Many patients who seek either cosmetic or functional benefits of rhinoplasty are initially pleased with their new appearance. Years later, as the forces of healing begin to manifest, patients may become disappointed.
Rhinoplasty is a complex surgical procedure fraught with potential complications. Unfortunately, reduction rhinoplasty frequently results in loss of structural support and a weakened nose. A combination of scarring, gravity, and aging pulls the nose in different directions and can result in nasal collapse and deviation. Asymmetric or incomplete osteotomies result in deviation of the upper-third region of the nose and obvious step deformities. Despite complete and symmetric osteotomies, if the nasal structures responsible for the deviation are not corrected, the nasal pyramid may migrate back to its original position. 
Surgical treatment of an operated nose can be difficult, as landmarks and tissue planes are unclear. The required approach and treatment plan must be strong in fundamental principles of returning nasal support and structure.
Evaluation of the twisted nose begins with a thorough history and physical examination.
Symptoms of nasal obstruction, rhinitis, or epistaxis may indicate nasal valve collapse or septal deviation. Do not overlook medical or seasonal allergies, because such conditions are necessary components of a complete history.
The physical examination encompasses a systematic and thorough evaluation of the nose. Beginning with an external nasal exam, the nose is analyzed in relation to the entire face. Detailed and systematic facial analysis is a time-honored and learned skill that is instrumental in diagnosing structural nasal pathology. Evaluate symmetry and balance of facial aesthetic units separately and in conjunction with nasal structures. Balancing the nose against any asymmetries of the face is important. Skin type and patient age are also important factors that must be considered.
Narrow the focus to the nose and determine the nature of the deviation (ie, decide if it is a true deviation or an illusion secondary to a unilateral collapsed upper lateral cartilage). Appreciate involvement of the upper bony third of the nose and/or the middle cartilaginous vault.
Detailed attention and analysis of the nasal tip determines if the tip is midline or also deviated. Proper evaluation of the tip is a prerequisite to determining the most appropriate surgical approach. Palpation of the nose for bony irregularities, location of the anterior septal angle, and evaluation of tip support are integral parts of the physical exam. Basal view of the nose may highlight a caudal septum deviation.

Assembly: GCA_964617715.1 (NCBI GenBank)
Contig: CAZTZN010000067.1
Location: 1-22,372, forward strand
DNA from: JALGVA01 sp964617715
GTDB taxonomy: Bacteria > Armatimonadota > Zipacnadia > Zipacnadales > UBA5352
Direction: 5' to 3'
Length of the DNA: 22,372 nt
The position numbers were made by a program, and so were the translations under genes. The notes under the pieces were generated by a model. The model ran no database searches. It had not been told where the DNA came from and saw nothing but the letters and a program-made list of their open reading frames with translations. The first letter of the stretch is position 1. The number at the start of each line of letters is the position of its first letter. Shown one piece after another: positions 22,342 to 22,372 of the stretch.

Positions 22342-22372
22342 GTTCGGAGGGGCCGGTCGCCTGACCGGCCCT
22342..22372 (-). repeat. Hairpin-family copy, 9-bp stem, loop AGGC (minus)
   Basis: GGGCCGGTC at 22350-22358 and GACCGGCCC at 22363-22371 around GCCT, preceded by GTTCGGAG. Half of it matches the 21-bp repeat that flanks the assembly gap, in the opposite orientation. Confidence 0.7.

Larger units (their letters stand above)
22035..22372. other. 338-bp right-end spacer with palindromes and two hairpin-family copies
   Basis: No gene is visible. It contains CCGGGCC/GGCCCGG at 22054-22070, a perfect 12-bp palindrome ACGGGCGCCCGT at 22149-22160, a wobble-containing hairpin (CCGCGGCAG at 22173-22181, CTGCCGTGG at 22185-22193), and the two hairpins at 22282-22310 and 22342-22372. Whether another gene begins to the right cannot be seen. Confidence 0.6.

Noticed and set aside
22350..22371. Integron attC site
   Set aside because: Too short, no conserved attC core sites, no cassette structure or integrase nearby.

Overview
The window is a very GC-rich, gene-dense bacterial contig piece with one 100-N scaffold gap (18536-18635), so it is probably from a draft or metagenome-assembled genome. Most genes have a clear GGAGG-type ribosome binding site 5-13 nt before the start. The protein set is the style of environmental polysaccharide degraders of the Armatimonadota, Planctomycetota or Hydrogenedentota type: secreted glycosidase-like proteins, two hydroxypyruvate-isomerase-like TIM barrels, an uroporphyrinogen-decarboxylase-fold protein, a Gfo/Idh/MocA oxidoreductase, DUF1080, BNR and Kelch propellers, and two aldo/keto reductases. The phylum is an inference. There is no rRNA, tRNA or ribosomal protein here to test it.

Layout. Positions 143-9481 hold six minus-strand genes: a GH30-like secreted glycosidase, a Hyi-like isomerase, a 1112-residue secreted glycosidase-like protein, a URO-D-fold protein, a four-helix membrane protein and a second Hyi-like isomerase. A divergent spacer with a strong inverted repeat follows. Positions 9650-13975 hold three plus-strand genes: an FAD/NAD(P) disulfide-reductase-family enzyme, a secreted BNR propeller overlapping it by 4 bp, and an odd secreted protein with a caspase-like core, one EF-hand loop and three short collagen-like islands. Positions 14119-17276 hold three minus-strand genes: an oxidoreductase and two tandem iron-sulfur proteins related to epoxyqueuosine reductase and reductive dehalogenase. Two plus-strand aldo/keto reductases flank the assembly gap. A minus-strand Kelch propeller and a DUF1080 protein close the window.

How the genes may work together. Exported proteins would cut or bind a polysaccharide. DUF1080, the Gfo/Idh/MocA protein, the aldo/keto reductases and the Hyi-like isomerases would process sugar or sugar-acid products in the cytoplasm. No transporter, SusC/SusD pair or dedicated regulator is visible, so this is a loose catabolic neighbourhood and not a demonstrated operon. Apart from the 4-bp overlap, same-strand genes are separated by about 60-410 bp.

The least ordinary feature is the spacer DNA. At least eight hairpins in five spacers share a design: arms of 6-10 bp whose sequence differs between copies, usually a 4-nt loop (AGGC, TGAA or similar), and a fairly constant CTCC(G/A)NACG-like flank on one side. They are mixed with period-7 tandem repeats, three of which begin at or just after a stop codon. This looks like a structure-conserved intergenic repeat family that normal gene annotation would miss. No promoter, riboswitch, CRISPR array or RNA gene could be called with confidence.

During inspiration, watch for a collapsing ala, which impedes air entry. This is a sign of external valve collapse and is observed more commonly in individuals who have undergone aggressive reduction rhinoplasty. The crooked nose very often is driven by a deviating or fractured septum.
Evaluation of the septal relationship to nasal turbinates is necessary, as compensatory turbinate hypertrophy can contribute to nasal obstruction. The attachment of the upper lateral cartilage to the septum ideally creates an angle of 9-15°. Any angle less than this suggests internal valve compromise.
If a positive Cottle maneuver, performed by retracting the cheek skin laterally, conveys relief from obstruction, suspect internal valve collapse. Acoustic rhinometry may objectively define this obstruction but has not been proven necessary in clinical practice.
A complete internal nasal examination, repeated with the aid of a topical decongestant, allows better visualization of the posterior and dorsal septum. Constriction of the nasal mucosa improves appreciation of obstructing etiology.
Following the history and physical examination, photographic documentation is performed. Photography plays a vital role in preoperative management of the asymmetric nose. It functions as a tool in diagnosis and planning of therapeutic procedures. Photography allows the surgeon to precisely record nasal abnormalities. With the aid of digital cameras and computer-generated imaging systems, surgical alterations may be demonstrated clearly to the patient.
Postoperatively, photography serves to document immediate outcome and functions as a historical record to follow surgical changes.
Photography may play a role in medicolegal issues. In addition to standard rhinoplasty photographs, other views are helpful in documenting the crooked nose. A photographic view from above and behind the nose, as shown below, is a good reference for intraoperative viewing. A straight object, such as a tongue blade, placed down the midline of the nose highlights asymmetries of the twisted nose. Another benefit may be obtained from a single light source, allowing for natural shadows that accentuate nasal deviation.